Gurugram-based brand Jaggery bags, recycles the car seat belts, cargo belts, and ex-army canvas to make various kind of bags that ensures long durability. Read below to know how the roots of their work are two generations old.
One day, while Gautam Malik was travelling to work by car, he happened to touch the seat belt he was wearing, and within no seconds, Malik knew that he had found his 'Eureka moment'. The co-founder of Jaggery bags, a social enterprise that produces high-quality bags from recycled seat belts and cargo belts, remembers the initial days of starting his brand and calls it "quite a journey".
It had all started in November 2015 when Mr. Malik, his mother, Dr. Usha Malik, and his wife, Bhawna Dandona, were looking for ideas to work for reducing the waste problem. While the family was not sure of making bags, they certainly wanted to use materials that did not contain plastic in any form. After Mr. Malik found the way through seat belts, the trail of making products, especially bags started and later, also included cargo belts and ex-army canvas. He emphasizes the durability of cargo belts by explaining how one meter of cargo belts can lift 4,800 lbs, often used for big containers during freight!
The Gurugram-based enterprise now deals with fancy bags, laptop covers, camera bags, and corporate gifts, made out of materials like seat belts and cargo belts, which are sourced from the Mayapuri market in Delhi. As per Mr. Malik, over 9,300 meters of car seat belts and 4,500 meters of cargo belts have been obtained from the landfills of North India so far.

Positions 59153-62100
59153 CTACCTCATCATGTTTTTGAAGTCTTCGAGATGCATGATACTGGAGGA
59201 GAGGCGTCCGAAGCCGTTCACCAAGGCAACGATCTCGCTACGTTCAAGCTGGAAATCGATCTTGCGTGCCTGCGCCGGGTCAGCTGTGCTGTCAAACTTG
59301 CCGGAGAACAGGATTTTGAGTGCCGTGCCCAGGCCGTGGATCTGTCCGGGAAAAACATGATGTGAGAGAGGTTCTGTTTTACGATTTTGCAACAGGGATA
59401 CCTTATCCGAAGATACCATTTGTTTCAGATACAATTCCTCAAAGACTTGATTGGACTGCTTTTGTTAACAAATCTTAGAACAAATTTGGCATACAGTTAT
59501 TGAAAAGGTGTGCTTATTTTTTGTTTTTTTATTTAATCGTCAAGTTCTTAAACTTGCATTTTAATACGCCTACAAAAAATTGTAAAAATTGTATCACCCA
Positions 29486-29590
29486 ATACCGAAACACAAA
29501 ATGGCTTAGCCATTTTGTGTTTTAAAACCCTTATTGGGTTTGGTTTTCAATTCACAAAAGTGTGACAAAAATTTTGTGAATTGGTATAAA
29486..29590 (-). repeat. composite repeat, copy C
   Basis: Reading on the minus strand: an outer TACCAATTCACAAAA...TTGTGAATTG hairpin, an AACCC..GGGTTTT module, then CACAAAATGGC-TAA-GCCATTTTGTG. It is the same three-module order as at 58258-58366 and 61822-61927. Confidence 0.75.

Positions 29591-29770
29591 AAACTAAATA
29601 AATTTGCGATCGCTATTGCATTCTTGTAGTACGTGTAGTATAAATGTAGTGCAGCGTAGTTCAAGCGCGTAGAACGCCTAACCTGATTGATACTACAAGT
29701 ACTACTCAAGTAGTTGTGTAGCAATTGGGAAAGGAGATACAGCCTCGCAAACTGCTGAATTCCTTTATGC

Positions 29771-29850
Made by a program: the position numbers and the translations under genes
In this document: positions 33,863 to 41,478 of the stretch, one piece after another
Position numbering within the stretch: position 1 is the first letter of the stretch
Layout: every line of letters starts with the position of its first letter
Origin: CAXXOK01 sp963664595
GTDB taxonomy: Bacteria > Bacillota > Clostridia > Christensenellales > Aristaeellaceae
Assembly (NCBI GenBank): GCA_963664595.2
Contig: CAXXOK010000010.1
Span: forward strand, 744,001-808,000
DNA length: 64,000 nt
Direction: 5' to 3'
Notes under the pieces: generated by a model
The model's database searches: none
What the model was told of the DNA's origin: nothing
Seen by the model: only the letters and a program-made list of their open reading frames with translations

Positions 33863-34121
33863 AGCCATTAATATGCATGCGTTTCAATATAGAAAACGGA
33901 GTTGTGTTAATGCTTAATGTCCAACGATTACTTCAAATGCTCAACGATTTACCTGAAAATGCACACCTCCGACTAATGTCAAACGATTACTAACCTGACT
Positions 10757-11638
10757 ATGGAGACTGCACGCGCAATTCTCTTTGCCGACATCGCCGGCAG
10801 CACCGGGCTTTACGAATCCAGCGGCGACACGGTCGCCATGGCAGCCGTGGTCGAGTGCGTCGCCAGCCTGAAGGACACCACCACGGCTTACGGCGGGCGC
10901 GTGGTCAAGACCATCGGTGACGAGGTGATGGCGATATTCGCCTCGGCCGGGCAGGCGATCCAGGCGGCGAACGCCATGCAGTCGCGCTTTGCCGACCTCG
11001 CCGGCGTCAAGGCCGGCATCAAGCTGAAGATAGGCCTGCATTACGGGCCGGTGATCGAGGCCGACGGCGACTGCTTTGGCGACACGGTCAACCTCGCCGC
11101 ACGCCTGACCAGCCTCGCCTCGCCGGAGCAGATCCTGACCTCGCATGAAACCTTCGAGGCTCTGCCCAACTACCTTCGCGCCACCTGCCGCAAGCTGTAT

"During the initial days, it used to be difficult for us to make vendors understand our requirements, since we had no reference in hand. However, the process became smooth as the time passed by," says Mr. Malik, adding that the designers, who are only women, handle the sourcing of materials. He maintains that the women move to the harsh industrial locations to get the belts, which are weighed in kilos, and take them back to Gurugram.
The belts are washed and cleaned before the process of bag-making starts, and later the final products are sold through online platforms. "One of the biggest challenges is to entice the young customers to the brand who would rather spend more on bigger brands but would not trust local businesses selling products between the range of Rs 2,000 to Rs 3,000. There is always a skepticism among the Indian buyers in buying products of this amount. I believe, we need to capture their mood to sustain better," Mr. Malik says.
Despite this, Jaggery Bags has gained a good customer base, belonging from various fields, including films and the music industry involving artists. "People often come back to us for the products and we have been receiving a very good response since the very beginning," Mr. Malik adds. The brand has also been invited to various national and international events for the exhibition.
On the other hand, Mr. Malik has also represented his brand in a Tedx talk on the topic 'A waste to value tale' at American Embassy, New Delhi, back in November 2019. Like other businesses that suffered due to the Coronavirus-induced lockdown, even Jaggery Bags made zero sales during that time. However, it's because of the social and environmental impact created by the label that the brand is back on its feet with good sales.
Working on the idea of doing good for "people and the planet", the brand had got the seeds of sustainability sown long before as Gautam Mallik's maternal grandmother also used to make bags from old curtains decades ago.